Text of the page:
For domestic workers like home cleaners, having a job often does not guarantee bringing in enough wages to get by. According to the Bureau of Labor Statistics, home cleaners earn just around $11 per hour. Their schedules are often unpredictable, and they’re not offered benefits. And if they find jobs through a gig-economy platform like Handy, they likely have to give around 20% of what they’re paid—sometimes even more—back to the platform.
Advocates and workers in the industry have been calling for a better system for years. One solution: organizing home cleaners into worker-owned cooperatives. Several small home-cleaning cooperatives have launched in the past several years. Because the workers own the businesses, they’re able to set their own schedules and rates. As a collective, they can also implement benefits like paid time off, which traditionally has been inaccessible to home cleaners.
A few years ago, the Center for Family Life, a nonprofit social services organization in Brooklyn that incubates worker cooperatives, established one such cleaning cooperative, called Brightly. And now, they’re relaunching the cooperative as a franchise network in an effort to establish more worker cooperatives and expand the reach of the organization outside the New York City area, according to Phyllis Robinson, CFL’s “Coopportunity” coordinator.
In the years that Brightly has existed, it’s proven successful, if small-scale. There are now two Brightly worker cooperatives operating in the New York City area: one in Brooklyn and one on Staten Island. Its several dozen worker-owners generally make around $21 per hour. Instead of having to fork over a large percentage of their take-home pay to a company like Handy, they decide collectively how much of their pay they want to leave in the cooperative for expenses, and how much they take home.
Robinson wants to see the cooperative model scale across the home-cleaning industry to help workers attain better pay and more control over their schedules. While worker cooperatives are still a very small segment of the overall economy, interest in the model and the number of cooperatives is growing. Key to that growth, Robinson says, is having support systems in place to help existing businesses make the switch to cooperatives, or to help cohorts of workers self organize into a coop.
Through the franchise model, CFL staff and current Brightly member-owners will make it easy for home cleaners in other cities to organize as a Brightly franchise. They’ll gain access to the Brightly branding and business infrastructure (like a website and booking platform, both of which are laborious to set up independently) and technical support from the backing organizations.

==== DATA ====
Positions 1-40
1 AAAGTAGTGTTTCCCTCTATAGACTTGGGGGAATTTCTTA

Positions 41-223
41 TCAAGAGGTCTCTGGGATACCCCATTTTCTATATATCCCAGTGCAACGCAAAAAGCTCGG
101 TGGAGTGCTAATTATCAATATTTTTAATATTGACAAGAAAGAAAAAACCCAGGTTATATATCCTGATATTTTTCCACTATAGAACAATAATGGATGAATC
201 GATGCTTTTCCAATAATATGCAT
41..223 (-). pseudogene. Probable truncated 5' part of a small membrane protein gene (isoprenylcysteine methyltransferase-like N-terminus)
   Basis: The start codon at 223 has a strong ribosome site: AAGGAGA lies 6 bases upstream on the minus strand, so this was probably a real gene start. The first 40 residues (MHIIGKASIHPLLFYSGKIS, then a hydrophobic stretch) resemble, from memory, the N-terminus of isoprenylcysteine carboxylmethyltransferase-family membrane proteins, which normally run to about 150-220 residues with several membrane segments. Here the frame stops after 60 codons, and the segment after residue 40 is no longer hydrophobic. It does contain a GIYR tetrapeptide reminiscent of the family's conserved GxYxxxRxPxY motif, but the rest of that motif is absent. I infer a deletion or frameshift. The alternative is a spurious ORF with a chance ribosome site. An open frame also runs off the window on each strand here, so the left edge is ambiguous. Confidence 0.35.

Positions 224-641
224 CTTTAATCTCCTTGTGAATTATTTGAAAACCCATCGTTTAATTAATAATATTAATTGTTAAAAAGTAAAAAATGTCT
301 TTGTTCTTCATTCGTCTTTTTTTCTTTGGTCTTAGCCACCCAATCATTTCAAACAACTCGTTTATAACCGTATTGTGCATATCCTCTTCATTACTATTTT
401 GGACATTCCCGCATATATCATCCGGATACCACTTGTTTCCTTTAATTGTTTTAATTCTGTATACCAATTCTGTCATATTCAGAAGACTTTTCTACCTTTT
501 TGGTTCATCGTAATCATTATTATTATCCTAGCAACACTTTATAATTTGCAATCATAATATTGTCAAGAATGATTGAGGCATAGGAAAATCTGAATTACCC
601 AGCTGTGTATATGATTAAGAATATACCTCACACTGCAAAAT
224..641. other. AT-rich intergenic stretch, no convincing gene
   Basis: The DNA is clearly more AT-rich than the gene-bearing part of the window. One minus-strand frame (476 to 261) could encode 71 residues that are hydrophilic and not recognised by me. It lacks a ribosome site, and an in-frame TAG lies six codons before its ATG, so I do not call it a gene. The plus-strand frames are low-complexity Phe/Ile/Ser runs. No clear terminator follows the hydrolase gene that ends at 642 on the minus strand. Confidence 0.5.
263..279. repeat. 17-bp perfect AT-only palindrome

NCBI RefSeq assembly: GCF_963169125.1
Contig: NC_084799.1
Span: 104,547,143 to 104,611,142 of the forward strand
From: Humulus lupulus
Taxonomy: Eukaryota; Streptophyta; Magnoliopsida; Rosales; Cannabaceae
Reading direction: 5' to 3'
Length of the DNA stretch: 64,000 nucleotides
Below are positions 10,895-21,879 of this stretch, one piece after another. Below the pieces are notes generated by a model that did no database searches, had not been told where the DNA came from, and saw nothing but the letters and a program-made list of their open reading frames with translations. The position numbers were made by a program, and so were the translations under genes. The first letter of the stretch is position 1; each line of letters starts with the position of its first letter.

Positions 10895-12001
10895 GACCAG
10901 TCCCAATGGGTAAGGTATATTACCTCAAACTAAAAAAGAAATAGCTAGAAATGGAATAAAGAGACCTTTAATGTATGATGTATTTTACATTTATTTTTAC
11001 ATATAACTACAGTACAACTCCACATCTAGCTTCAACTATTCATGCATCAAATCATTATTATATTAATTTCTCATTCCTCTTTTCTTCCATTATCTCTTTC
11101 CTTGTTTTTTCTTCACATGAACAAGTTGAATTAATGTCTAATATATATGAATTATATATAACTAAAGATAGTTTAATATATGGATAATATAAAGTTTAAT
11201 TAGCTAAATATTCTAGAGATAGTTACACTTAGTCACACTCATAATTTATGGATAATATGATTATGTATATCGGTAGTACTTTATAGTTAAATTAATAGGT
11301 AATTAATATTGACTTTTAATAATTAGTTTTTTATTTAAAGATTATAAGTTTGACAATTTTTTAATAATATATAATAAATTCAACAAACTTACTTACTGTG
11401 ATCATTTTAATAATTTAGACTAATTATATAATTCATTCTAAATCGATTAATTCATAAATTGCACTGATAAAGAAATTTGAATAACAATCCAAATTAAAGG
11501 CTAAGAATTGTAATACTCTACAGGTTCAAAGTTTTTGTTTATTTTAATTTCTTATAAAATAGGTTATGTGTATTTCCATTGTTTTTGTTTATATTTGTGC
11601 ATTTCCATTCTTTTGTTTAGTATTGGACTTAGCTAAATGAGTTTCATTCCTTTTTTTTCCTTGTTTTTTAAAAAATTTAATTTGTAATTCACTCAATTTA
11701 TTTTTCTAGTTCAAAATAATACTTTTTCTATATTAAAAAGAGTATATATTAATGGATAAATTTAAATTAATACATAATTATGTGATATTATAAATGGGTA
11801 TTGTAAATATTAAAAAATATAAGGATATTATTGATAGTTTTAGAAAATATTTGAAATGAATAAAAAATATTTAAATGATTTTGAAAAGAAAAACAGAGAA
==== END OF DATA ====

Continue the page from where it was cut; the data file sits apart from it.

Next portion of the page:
“Just like any startup businesses, worker cooperatives face challenges entering the market and staying competitive,” Robinson says. Around one in 10 mainstream businesses in the U.S. is currently part of a franchise, so to scale worker cooperatives, Brightly decided to take a cue from that fast-growing model “for all the reasons of scalability, shared resources, and shared branding,” she adds.
CFL and Brightly are attuned to the fact that the franchise model, despite its capacity for growth, does not exactly have the best reputation in the U.S., especially not when it comes to labor ethics. Franchises dominate the fast-food industry, for instance, in which workers are often underpaid and subject to erratic scheduling. “But we wanted to take this model and overlay it with what’s successful about the worker coop model,” Robinson says. That means, for instance, eliminating up-front fees owners typically have to pay to open a franchise and adapting the typical franchise agreement, a legal contract governing the relationship between franchisor and franchisee, according to worker input to incorporate the aims of the worker cooperative model. One significant change: Traditional franchise agreements include a noncompete clause that bars workers from staying in the industry after they leave. The Brightly coop does not contain such a clause. If workers want to leave an established Brightly franchise to set up their own business, they can, Robinson says—the only provision is that the business they set up must also be a cooperative.
“We want to take what works from the franchise model but make it work for the workers,” Robinson says, adding that the first new Brightly franchise is likely to open in a city close to New York, like Philadelphia. Soon, she expects the network will begin to extend much further out.
Eillie Anzilotti is an assistant editor for Fast Company’s Ideas section, covering sustainability, social good, and alternative economies. Previously, she wrote for CityLab.